4. You're right, an Android .apk will not harm a Windows system, as Windows can't execute an APK by itself, without an Android emulator. However, it's common (and a bit of a courtesy) for virus scanners to detect malware for other platforms - ClamAV, the engine that powers Immunet's offline detection capabilities, wouldn't exist if this wasn't the case, as it was originally developed for Unix-like platforms at a time when viruses for these platforms were simply not observed in the wild. The ability to detect threats in .apk archives is therefore handy for people who sideload apps on to their Android devices using ADB, etc. - Just as scanning a word .doc on your BSD or Linux system helps prevent you passing an infection on to a Windows user when you send it to them. If you don't know where the APK file is coming from, I suspect a web site is dropping it on your computer in an attempt to infect you. Most web exploits used to target Windows, but with the massive amount of Android devices now, as well as the fact that manufacturers stop releasing security-patches for them far too early, this means that there are millions of people browsing the net on insecure Android devices, which makes them a desirable and easy target, much like Windows used to be. One of the web sites you're viewing may have been compromised, (or more likely, the ad network displaying ads on it has been compromised) and it's speculatively dropping an infected apk onto your machine, in the hope you're an Android user who can get infected. Immunet rightly detects the apk and attempts to quarantine it. If the site deletes it before Immunet has had the chance to quarantine it, then quarantine will naturally fail. Also, if Immunet is your secondary protection, your primary protection might neutralise it before Immunet gets the chance, resulting in the "quarantine failed" message. If you have downloaded the APK manually yourself, there's a good chance that the .apk file is compromised and has a trojan in it along with the legitimate program. Sometimes it's a malicious download where someone's compromised a popular app and uploaded it to one of the many download sites - and sometimes it's the developer's fault because they often bundle in telemetry and adware into apps (especially gratis ones). After e-mail, the biggest vector I've ever seen for malware-distribution is the advertising/tracking networks. You can embed an ad in your website or app one day, thinking it's clean - but the ad will be different each time it's viewed, and each time is an opportunity for a malicious ad to get displayed. The ad networks don't care so don't check their own ads before serving them. Again, this will result in a detection from Immunet and a quarantine-failure if either the file is deleted or your primary AV cleans it, before Immunet gets the chance. It might be worth doing a full scan of your system with Immunet, and then another with your primary protection (and/or Windows Defender) to root-out anything stubborn. Don't use your computer until the full scans are all complete, and try to close anything you can that's running in the background before you do the scans (temporarily close/exit any unnecessary tray icons like Skype, your printer software, your Sat Nav updater, iTunes, and so on).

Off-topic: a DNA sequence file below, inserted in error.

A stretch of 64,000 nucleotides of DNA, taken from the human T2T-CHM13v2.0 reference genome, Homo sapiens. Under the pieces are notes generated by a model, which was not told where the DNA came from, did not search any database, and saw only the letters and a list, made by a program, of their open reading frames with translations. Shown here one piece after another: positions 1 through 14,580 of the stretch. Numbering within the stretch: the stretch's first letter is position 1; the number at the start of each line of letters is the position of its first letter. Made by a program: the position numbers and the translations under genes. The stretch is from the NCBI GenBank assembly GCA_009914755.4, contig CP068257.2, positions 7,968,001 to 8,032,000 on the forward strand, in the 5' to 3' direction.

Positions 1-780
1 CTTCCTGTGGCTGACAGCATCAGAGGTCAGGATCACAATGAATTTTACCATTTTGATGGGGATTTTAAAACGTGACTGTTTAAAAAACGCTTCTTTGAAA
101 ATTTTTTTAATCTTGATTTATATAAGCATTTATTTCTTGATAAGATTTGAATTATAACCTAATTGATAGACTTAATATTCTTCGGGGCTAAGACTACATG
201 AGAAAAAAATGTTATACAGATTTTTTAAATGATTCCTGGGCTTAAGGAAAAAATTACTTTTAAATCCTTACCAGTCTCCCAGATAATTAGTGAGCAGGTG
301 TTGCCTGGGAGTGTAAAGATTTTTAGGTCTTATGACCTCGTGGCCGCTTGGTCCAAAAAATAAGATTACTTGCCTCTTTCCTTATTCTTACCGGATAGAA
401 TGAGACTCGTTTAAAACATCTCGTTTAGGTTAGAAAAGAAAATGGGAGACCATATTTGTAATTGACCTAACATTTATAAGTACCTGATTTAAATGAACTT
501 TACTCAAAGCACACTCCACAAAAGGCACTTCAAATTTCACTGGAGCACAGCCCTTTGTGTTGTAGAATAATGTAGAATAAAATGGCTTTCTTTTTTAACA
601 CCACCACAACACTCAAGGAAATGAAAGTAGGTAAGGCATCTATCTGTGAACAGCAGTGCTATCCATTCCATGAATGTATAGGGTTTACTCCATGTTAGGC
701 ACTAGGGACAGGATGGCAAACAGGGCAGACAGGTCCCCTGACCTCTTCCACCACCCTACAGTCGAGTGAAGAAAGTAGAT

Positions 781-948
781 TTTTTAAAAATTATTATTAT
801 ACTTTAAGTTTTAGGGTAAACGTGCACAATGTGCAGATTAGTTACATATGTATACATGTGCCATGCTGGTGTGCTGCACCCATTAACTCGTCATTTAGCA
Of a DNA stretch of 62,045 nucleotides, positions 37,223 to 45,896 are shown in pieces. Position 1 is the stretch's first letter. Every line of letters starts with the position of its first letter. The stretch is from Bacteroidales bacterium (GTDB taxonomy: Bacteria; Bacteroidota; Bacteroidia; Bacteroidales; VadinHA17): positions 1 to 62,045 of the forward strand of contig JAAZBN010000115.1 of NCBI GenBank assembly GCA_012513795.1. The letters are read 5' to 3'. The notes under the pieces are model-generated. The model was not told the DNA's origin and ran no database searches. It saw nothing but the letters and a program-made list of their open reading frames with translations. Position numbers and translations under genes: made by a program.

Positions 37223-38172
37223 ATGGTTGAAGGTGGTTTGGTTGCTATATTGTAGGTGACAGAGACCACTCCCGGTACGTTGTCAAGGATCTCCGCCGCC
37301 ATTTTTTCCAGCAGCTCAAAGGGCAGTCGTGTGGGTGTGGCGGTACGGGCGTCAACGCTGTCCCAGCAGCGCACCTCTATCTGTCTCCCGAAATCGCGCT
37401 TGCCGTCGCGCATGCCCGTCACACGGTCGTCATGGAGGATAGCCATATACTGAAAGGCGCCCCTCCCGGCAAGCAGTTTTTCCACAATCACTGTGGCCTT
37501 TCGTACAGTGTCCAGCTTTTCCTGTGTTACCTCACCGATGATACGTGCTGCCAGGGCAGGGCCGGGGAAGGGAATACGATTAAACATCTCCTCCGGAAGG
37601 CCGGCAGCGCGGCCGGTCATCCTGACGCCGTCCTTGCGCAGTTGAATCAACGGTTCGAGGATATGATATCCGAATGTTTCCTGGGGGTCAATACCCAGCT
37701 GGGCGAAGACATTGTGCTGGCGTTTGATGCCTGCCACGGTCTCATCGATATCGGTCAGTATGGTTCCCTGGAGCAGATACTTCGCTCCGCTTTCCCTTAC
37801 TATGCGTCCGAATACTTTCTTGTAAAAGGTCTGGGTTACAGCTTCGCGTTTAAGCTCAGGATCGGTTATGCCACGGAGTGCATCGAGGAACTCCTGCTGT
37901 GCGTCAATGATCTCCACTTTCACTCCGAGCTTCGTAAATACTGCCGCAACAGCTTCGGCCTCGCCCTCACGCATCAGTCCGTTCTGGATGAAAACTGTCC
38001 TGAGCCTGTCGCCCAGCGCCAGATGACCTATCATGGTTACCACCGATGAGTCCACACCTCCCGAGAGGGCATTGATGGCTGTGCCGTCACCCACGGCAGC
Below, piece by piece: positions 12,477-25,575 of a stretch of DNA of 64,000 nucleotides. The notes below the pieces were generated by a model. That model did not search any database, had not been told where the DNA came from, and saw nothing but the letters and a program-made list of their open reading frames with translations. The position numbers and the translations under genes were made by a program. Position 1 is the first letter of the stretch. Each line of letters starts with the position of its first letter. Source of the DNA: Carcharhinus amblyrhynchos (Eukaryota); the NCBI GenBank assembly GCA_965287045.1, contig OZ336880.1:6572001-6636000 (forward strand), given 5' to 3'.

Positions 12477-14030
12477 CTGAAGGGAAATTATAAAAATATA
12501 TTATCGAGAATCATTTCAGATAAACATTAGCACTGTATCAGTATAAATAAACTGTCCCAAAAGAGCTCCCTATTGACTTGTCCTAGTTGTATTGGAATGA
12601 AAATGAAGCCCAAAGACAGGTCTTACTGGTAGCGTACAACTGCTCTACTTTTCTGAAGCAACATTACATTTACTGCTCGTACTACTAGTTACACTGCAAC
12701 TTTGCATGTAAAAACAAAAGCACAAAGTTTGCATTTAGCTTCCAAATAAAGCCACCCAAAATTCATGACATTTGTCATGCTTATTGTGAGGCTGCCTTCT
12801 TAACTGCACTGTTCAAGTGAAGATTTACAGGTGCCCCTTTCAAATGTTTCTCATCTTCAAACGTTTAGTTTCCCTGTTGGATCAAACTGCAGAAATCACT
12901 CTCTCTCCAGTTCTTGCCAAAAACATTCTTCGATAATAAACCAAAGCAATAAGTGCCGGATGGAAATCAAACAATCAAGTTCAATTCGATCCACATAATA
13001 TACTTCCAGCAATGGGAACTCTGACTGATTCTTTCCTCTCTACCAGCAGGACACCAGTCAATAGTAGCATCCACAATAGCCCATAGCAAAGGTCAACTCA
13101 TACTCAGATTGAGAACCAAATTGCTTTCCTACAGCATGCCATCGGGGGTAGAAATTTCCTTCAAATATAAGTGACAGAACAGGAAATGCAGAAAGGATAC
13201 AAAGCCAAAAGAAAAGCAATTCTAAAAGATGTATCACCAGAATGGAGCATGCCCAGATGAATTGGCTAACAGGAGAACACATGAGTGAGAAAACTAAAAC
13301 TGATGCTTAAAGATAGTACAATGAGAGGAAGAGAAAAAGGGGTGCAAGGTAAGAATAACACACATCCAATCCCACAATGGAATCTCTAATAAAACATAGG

5. If you are running Immunet in parallel with another AV like Norton, you can safely disable the ClamAV module in Immunet. ClamAV is very CPU-intensive, and you may find that this is the component that's causing the CPU-spike. I personally leave ClamAV enabled, because I often add custom signatures to it - but it does really hammer that CPU. You should also make sure you've gone into Immunet's settings and excluded Symantec/Norton's directories under %programfiles%, %programfiles(x86)% and %programdata% as relevant/necessary. You may also want to add Immunet's folders to Norton's exclusions (these are %programfiles%\Cisco\Immunet, %programfiles%\Immunet, %programdata%\Cisco\Immunet, %programdata%\Immunet if you are running 64-bit). I'd be willing to bet a lot of your trouble is Norton and Immunet scanning each other whenever they do anything. As WilliamKing321 states, updates and things also cause this behaviour. I know when my W10 is running an update because Immunet in particular starts consuming massive resources scanning it all. And seeing as I'm a fairly infrequent Windows user, this is very noticeable every time I have the misfortune of needing to boot that operating-system.